Image source: Garmin

Step count matters: Enhancing heart failure outcomes with wearables

A recent study published in JACC has shed light on the potential benefits of wearable technology in managing heart failure. The research focused on understanding the impact of daily step counts recorded by wearable devices on heart failure patients’ health status over a 12-week period. The findings suggest that the data collected by these devices could have clinical significance and could play a vital role in shaping future clinical trials and patient care.

Exploring the role of wearables in tracking health status

Wearables have become increasingly popular in recent years. However, interpreting the data gathered by these devices, including step counts, has posed challenges. There is a lack of clear guidance on how to utilize this information effectively. Presently, patient-reported outcomes for heart failure focus on symptoms, function, and quality of life, but they do not encompass data obtained from wearable devices.

Dr. Jessica Golbus and her team from the University of Michigan recognized the pressing need to understand the clinical significance of changes in physical activity measured by wearable technology. Their study aimed to unravel the relationship between daily step counts and patient outcomes in individuals with heart failure.

Study details

The study cohort consisted of 425 individuals with heart failure, including both male and female participants. All individuals received a Fitbit device and were asked to complete Kansas City Cardiomyopathy Questionnaires (KCCQ) through a smartphone application as part of the CHIEF-HF trial (Canagliflozin: Impact on Health Status, Quality of Life and Functional Status in Heart Failure).

The KCCQ assessed four key domains: physical limitation, symptom frequency, quality of life, and social limitation. Each item was scored on a scale of zero to 100, with higher scores indicating better health. Changes in KCCQ scores of five points or more were considered clinically significant, as previously shown in relation to heart failure outcomes.

Step counts and health status: A promising correlation

Over the course of 12 weeks, the researchers observed a noteworthy correlation between daily step counts and health status. Participants who exhibited higher daily step counts tended to have better KCCQ scores for both physical limitation and total symptom scores.

Notably, the study found that daily step counts between 1,000 and 5,000 were significantly associated with symptoms and physical limitations based on KCCQ scores. However, little association was observed once step counts exceeded 5,000 steps per day. Comparing different step counts, individuals who walked 1,000 steps per day had KCCQ-total symptom scores 3.11 points lower than those walking 2,000 steps per day. On the other hand, individuals who walked 3,000 steps per day had KCCQ-total symptom scores 2.89 points higher than those walking 2,000 steps per day.

Furthermore, changes in step count over time were found to be significantly related to changes in KCCQ scores, indicating the potential for step count data from wearable devices to inform clinical care and potentially serve as clinical trial endpoints.

Implications and future possibilities

Dr. Golbus highlighted the significance of step count improvements, emphasizing that such progress may reflect an enhancement in patients’ health status. However, a decline in step counts may not necessarily indicate a negative outcome but could warrant further patient follow-up.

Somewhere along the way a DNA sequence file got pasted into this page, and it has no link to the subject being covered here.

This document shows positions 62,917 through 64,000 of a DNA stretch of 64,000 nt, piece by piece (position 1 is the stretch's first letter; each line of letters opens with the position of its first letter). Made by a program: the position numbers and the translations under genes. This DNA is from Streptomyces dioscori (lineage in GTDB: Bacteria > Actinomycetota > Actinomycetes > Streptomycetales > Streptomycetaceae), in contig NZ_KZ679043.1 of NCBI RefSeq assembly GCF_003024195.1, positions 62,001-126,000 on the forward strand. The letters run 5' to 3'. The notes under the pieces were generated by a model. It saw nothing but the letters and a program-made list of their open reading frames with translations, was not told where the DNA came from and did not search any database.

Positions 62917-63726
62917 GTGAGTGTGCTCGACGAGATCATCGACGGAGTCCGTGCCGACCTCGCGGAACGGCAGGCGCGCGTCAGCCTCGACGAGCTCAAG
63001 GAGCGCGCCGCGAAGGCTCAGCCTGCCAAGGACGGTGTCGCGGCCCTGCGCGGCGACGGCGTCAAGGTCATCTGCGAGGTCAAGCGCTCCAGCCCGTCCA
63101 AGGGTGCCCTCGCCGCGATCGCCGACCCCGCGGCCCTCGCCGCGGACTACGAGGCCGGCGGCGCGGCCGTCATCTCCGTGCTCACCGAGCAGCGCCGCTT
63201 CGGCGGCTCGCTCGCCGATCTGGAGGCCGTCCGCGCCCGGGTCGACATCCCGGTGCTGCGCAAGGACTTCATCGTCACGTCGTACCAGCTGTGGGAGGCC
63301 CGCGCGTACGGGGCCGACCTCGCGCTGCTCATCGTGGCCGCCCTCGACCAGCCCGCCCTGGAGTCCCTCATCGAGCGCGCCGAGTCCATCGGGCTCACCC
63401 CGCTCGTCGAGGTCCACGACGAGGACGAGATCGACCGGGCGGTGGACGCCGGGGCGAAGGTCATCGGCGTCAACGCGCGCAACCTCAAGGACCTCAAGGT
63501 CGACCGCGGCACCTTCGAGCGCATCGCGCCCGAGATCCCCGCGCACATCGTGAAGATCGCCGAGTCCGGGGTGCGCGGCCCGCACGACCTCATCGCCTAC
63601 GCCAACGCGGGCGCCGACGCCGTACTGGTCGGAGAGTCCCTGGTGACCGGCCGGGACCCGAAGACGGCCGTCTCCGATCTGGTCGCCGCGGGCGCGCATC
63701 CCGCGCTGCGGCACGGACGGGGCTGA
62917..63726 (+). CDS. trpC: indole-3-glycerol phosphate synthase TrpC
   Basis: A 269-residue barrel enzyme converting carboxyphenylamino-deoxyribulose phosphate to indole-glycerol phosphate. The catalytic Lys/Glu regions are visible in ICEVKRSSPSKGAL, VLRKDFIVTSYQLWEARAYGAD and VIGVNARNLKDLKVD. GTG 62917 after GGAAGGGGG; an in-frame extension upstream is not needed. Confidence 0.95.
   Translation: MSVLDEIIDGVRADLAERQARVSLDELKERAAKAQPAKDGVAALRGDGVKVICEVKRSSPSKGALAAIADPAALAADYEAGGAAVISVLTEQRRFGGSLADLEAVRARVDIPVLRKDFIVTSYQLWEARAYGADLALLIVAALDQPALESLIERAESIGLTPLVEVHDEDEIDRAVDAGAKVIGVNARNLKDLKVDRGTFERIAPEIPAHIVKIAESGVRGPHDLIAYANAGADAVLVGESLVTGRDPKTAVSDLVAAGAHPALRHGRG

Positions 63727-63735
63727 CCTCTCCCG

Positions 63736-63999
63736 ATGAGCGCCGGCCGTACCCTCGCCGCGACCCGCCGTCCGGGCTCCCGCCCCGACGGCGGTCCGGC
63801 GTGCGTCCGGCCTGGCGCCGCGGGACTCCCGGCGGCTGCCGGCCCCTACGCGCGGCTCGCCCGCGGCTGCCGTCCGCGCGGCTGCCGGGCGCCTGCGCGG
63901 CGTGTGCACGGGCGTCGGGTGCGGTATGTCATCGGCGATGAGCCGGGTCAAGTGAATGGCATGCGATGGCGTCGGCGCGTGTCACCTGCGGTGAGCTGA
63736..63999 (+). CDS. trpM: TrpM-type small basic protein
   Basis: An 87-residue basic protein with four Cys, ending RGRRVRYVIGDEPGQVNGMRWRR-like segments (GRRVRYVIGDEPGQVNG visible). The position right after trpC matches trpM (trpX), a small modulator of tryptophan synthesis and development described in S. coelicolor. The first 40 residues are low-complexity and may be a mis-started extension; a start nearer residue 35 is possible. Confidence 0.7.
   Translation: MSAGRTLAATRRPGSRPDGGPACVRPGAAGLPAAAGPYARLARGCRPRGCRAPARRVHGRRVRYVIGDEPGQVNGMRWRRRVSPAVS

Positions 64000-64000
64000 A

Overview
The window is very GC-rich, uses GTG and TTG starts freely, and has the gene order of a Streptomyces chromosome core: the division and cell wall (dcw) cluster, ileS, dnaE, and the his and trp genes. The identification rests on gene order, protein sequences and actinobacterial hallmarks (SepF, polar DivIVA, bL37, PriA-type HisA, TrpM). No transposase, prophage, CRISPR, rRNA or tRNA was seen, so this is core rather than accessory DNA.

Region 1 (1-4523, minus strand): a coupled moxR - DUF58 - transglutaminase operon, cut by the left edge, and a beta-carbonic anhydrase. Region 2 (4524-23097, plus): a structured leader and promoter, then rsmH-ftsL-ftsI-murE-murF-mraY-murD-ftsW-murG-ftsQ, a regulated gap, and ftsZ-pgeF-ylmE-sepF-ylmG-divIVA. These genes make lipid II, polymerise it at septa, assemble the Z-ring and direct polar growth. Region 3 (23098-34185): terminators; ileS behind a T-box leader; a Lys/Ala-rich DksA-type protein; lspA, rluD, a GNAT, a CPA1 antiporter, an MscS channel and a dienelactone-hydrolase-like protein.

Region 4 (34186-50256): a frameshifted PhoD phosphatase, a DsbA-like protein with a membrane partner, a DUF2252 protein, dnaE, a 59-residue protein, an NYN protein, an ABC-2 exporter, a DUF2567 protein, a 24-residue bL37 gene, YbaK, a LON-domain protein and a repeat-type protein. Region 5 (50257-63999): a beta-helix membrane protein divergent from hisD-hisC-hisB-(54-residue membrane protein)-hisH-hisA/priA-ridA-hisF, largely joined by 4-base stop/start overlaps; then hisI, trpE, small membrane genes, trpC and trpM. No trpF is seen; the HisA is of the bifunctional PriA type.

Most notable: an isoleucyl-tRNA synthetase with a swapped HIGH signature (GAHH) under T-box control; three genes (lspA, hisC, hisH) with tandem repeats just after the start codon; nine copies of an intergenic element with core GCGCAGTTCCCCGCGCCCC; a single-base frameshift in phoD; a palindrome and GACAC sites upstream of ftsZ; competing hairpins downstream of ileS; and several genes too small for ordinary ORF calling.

As the field of actigraphy, which quantifies physical movement through step counts, continues to evolve, wearable devices hold promise as patient-centered tools for monitoring functional status. However, before they can be widely embraced in clinical and research settings, further testing and validation are required.

The study had certain limitations, including its reliance on commercially available wearable devices, which may not be optimal for patients with slower gait speeds. Additionally, participants were required to own smartphones, which might introduce some bias. Nevertheless, the widespread ownership of smartphones among the general population offers hope for accessibility.

The journey towards personalized heart failure care

This study signifies a promising step forward in the integration of wearable technology in healthcare. By uncovering the clinical significance of wearable data, healthcare professionals can gain valuable insights into patient outcomes, potentially revolutionizing clinical trials and individualized patient care.

Essential readingBest fitness trackers and health gadgets

As wearable devices continue to advance and overcome existing limitations, we stand at the brink of a new era in heart failure management, where personalized care takes center stage. With wearable technology offering a closer look into patients’ daily activities, we are moving closer to a future where heart health can be monitored, managed, and improved with better precision and effectiveness.

Like this article? Subscribe to our monthly newsletter and never miss out!

Marko Maslakovic

Marko founded Gadgets & Wearables in 2014, having worked for more than 15 years in the City of London’s financial district. Since then, he has led the company’s charge to become a leading information source on health and fitness gadgets and wearables.

Leave a Reply

Your email address will not be published. Required fields are marked *

This site uses Akismet to reduce spam. Learn how your comment data is processed.